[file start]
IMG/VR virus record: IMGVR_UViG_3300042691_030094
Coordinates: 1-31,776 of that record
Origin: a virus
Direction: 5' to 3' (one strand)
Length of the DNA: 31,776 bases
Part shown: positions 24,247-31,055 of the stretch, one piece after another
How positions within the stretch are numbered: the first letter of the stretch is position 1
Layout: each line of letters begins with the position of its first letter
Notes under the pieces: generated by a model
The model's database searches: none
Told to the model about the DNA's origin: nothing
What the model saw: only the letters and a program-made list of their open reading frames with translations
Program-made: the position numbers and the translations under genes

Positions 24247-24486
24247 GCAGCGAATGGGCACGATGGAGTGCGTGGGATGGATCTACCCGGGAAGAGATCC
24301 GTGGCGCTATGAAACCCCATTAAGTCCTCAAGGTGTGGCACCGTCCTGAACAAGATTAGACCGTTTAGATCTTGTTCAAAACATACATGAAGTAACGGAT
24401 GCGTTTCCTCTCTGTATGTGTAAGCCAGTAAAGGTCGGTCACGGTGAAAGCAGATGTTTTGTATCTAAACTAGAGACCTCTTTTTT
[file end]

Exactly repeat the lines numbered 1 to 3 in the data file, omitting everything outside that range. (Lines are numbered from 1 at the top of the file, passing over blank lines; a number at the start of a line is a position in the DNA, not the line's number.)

IMG/VR virus record: IMGVR_UViG_3300042691_030094
Coordinates: 1-31,776 of that record
Origin: a virus